Alain Prost explains what made Lewis Hamilton ‘impossible’ to beat in 2018

F1 Grand Prix of Mexico

It must have been a huge relief for Lewis Hamilton when he finally secured his fifth Formula 1 title at the Mexico Grand Prix last weekend.

The Mercedes star could have sewn it up in the United States after winning in Japan, but he was made to wait, thanks to Kimi Raikkonen.

Hamilton got the job done at the second time of asking at the Autodromo Hermanos Rodriguez, though, adding to his 2008, 2014, 2015 and 2017 championships.

Now more than ever, fans are wondering if the 33-year-old could genuinely be considered the greatest F1 driver of all-time.

Even though Hamilton is only two titles behind Michael Schumacher, Alain Prost feels it’s a question that will never be answered.

“You cannot compare the generations," the four-time champion told Sky Sports F1, via

"Senna and I were perhaps the best of ours.

"Now you can only say that Lewis is one of the best, if not the best of his generation.”

Hamilton deserves huge credit for sustaining such a high level of consistency over the past five or so years, but Prost believes something sets him apart.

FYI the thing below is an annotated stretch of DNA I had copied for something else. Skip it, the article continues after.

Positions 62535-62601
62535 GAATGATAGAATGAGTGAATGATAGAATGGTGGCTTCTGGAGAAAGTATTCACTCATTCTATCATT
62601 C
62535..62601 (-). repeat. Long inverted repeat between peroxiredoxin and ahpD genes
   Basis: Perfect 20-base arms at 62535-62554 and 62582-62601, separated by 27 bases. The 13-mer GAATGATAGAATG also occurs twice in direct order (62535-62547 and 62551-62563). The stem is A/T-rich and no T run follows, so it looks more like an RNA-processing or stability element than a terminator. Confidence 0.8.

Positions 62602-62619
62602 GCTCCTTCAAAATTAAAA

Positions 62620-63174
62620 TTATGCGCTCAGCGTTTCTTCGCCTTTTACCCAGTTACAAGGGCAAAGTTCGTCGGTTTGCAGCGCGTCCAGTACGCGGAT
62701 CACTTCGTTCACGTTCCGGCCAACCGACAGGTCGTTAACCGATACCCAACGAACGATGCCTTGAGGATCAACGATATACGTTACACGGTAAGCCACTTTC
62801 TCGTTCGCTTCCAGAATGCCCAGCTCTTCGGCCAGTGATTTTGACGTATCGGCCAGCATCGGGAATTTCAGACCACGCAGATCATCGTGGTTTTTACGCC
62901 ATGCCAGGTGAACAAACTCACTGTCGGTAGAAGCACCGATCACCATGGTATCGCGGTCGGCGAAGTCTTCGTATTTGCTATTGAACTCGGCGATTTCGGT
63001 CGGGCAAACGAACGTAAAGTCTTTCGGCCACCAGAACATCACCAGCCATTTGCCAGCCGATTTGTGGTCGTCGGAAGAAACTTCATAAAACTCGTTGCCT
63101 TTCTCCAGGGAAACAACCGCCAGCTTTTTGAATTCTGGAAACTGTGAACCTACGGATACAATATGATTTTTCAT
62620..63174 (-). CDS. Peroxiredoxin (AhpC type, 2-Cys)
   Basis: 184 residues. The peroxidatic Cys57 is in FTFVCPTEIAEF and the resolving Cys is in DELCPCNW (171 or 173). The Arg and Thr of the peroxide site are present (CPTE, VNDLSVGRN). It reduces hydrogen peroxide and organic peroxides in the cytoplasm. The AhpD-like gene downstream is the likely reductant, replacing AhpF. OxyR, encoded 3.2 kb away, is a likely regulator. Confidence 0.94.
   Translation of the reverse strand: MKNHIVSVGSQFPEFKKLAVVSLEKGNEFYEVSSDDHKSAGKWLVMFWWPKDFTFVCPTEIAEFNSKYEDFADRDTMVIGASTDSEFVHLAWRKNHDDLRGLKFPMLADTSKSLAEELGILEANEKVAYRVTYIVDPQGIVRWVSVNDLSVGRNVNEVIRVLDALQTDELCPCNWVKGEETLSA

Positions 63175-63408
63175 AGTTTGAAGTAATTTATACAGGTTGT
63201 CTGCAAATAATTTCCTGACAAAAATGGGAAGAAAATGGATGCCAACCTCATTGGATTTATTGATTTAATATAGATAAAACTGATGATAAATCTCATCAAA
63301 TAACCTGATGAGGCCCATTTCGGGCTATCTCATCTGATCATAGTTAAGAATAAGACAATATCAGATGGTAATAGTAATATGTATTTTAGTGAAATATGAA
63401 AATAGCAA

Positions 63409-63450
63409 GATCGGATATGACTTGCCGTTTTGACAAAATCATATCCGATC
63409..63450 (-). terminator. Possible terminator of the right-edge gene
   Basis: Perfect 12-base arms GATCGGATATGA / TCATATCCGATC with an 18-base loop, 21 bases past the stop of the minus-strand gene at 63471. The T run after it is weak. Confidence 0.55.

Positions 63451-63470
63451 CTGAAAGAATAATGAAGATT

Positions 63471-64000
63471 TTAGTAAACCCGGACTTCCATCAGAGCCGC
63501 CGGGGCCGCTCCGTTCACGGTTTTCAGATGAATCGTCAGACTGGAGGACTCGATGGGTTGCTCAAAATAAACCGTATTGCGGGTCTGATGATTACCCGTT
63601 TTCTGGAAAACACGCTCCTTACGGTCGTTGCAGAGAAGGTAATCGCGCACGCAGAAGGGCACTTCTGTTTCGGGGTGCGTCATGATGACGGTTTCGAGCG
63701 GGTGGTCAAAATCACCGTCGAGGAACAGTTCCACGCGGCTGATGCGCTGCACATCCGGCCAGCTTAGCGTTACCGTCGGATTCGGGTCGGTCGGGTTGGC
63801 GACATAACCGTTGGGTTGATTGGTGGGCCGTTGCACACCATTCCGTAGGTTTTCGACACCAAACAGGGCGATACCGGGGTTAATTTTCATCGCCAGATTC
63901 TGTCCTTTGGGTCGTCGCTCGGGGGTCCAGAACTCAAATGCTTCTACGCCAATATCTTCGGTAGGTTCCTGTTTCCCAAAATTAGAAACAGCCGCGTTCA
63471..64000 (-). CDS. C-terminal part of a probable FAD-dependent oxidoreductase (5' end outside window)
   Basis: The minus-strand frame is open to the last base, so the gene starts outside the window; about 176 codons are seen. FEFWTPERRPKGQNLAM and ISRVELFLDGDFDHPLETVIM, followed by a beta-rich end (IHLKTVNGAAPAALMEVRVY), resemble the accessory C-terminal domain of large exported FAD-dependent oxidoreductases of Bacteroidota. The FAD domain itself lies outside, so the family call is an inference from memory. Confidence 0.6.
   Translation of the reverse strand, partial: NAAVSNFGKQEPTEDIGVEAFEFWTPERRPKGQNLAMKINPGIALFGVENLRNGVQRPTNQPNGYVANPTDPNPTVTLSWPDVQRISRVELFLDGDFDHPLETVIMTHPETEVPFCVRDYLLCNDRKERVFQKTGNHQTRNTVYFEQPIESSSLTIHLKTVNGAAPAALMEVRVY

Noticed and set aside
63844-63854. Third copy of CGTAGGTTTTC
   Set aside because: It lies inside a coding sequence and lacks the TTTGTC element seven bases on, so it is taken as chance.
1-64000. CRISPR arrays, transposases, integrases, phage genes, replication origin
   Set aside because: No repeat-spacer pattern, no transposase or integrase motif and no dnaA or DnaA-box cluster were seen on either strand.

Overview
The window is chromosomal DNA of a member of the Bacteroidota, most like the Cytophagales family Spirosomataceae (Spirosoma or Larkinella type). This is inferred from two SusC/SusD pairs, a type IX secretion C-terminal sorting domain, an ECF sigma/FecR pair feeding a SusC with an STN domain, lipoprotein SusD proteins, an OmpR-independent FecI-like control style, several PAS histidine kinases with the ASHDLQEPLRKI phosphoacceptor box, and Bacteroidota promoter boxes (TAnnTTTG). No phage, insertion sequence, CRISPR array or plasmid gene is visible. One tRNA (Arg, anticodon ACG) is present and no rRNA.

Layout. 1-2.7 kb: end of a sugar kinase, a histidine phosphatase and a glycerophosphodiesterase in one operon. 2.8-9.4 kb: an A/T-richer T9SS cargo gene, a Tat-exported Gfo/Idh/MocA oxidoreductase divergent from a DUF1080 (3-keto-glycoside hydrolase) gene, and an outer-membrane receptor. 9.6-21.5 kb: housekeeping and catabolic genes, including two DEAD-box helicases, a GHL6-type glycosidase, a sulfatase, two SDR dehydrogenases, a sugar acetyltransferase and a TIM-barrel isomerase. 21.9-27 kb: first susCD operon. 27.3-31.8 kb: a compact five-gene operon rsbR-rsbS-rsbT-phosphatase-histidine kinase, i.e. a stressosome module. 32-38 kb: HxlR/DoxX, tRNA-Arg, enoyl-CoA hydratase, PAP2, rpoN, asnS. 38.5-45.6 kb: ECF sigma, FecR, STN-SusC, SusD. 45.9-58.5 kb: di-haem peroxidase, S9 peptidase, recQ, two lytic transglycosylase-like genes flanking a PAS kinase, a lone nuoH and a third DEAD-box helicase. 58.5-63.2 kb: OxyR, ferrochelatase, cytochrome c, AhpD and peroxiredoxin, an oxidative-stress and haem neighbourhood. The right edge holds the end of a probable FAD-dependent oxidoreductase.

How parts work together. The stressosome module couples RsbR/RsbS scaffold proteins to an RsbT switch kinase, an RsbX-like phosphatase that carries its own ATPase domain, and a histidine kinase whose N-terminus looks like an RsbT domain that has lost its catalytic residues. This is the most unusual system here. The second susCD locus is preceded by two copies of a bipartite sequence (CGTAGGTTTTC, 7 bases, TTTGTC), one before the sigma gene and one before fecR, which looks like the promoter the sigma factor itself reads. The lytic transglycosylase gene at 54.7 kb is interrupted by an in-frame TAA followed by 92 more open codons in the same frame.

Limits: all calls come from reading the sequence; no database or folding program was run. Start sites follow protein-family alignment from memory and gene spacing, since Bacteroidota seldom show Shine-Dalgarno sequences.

F1 Grand Prix of Mexico

“Multiple world champions are obviously doing something different from the others,” he said.

“The biggest difference I notice about Lewis is how he forces himself to become an even better driver.

“This was perhaps his best season and he can be even better.

“Sebastian also had a good season, but not good enough to beat the combination of Lewis and Mercedes.

"Even if his car is not that good, he takes second or third place… And if he has to do something special in qualifying he is able to, like in Singapore.”

F1 Grand Prix of Mexico


But why was Hamilton so difficult to reel in this season?

Well, despite claiming he was “impossible to beat”, Prost says the origins of his dominance are relatively simple.

“Lewis was psychologically very strong against Seb this year," he said.

"He was very mature and under the circumstances, he was impossible to beat.

"[Sebastian] made mistakes at the wrong time, as in Baku or Hockenheim, otherwise he would have been 30 points ahead at the time and with less pressure.”

Additionally, Mercedes clearly has a huge impact, particularly relating to their willingness to let Hamilton pursue his interests outside of racing - something that often draws criticism.

“[The team] supports Lewis in his special way of life, which gives him a lot of confidence and strength - which is very important to him,” Prost said.

It really is difficult to find even a minor fault with the state of affairs at Mercedes right now.

Is a sixth championship Hamilton’s to lose in 2019? Let us know what you think by leaving a comment.

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